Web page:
Since I knew I was not to meet BILL JOHNSON and Paul Congdon until about 1:15pm and reach the end of the trail today by about 2 PM I delayed starting hiking until 9 AM which helped it to be a little warmer when I actually began the work of packing up the tent and hiking, but it was still very cold. I was on my way by 9:20 AM and I tried to hike very fast to generate warmth. I was wearing every piece of remaining dry clothing that I had. The worst part was the feeling of my hands freezing inside the soaked and ice-cold ski gloves.
That was pretty much the end of the difficult times from yesterday and last night as the hiking went fast and easy today and I put in some 18 minute and 19 minute miles. The sun gradually warmed up the air and eventually I was able to strip off one layer of clothing and then I also eventually switched out to my last pair of dry socks which did not get as wet as the initial pair did. I was actually fairly comfortable by the time I met up with Bill and Paul at about 1:15 PM. We were back in BILL‘s car at about 2 o’clock. It was great to see them!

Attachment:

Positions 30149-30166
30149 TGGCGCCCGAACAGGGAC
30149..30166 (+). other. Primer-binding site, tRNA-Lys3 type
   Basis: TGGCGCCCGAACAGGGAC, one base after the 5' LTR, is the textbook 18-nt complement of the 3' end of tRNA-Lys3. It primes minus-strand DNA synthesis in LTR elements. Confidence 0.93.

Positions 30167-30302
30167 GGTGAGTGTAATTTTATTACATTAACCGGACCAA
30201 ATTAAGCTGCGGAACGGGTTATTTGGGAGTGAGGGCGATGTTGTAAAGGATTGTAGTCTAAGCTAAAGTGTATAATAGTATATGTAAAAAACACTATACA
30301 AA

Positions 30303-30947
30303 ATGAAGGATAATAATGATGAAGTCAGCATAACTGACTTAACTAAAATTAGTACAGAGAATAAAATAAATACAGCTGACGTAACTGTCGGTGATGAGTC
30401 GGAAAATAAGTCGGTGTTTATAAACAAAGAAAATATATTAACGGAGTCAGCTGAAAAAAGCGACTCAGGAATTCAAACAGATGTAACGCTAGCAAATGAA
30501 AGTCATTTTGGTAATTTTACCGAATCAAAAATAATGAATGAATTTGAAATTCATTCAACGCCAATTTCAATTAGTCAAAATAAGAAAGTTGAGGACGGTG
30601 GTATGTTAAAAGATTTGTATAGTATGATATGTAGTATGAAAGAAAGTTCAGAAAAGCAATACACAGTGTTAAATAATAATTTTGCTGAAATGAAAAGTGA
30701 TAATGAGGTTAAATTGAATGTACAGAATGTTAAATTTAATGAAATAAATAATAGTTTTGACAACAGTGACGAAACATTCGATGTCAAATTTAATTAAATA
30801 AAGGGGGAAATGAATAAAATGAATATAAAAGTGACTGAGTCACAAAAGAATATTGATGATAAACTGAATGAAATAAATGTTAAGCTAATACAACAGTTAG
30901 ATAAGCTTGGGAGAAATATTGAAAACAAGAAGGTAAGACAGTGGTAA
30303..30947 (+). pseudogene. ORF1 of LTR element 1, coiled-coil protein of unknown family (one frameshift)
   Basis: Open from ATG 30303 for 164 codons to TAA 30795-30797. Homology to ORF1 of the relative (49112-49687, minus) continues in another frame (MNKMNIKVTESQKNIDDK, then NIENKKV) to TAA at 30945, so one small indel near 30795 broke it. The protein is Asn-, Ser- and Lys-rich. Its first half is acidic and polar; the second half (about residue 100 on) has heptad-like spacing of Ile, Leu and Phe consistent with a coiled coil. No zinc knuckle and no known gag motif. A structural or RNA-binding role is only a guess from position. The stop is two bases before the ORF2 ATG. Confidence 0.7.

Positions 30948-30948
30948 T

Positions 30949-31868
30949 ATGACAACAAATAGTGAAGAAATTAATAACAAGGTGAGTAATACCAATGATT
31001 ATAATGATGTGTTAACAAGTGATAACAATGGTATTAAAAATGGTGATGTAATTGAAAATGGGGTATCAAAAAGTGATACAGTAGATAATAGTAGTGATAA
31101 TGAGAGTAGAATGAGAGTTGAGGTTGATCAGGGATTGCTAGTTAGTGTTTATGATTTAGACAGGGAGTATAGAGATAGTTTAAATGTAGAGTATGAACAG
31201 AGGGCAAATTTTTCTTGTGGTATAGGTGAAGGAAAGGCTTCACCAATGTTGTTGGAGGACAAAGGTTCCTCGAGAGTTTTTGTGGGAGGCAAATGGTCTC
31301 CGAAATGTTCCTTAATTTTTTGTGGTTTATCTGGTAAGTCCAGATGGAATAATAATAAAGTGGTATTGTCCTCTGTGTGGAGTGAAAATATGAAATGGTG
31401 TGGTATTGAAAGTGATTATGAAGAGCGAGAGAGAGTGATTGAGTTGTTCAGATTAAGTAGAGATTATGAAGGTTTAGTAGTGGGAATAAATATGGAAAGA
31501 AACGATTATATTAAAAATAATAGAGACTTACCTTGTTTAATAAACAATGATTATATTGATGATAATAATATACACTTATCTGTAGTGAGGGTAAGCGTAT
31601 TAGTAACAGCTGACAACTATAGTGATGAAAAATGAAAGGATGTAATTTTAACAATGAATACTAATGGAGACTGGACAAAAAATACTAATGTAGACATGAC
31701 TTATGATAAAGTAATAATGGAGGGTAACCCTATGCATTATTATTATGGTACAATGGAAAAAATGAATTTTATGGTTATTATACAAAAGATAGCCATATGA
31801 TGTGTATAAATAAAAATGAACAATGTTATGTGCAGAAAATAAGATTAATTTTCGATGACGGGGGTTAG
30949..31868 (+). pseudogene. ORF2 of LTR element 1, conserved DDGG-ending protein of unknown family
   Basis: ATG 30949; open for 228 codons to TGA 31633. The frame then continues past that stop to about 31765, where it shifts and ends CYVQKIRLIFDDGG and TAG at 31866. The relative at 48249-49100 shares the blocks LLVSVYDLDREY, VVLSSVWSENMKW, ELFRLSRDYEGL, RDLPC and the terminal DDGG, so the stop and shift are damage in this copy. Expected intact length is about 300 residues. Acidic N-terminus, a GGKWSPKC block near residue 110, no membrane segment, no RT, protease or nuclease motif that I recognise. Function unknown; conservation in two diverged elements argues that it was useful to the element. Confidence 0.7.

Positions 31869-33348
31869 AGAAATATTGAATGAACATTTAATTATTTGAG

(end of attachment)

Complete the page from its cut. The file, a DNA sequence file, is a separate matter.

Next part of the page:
Interestingly, despite having hiked two days through Crater Lake national Park I had yet to see a single view of the famous lake because of the location of the PCT below and away the crater rim itself. So I had the good fortune that BILL and Paul wanted to go drive around the crater rim and look at the lake from number of perspectives (each stop feted with a new can of beer), and I saw one of the most spectacular scenes of nature I seen anywhere on this earth:
This is my elevation profile for today:
This was my last hike on the PCT in 2020 I look forward to returning in August 2021 to finish the last 530+- miles that remain for me to complete this trail.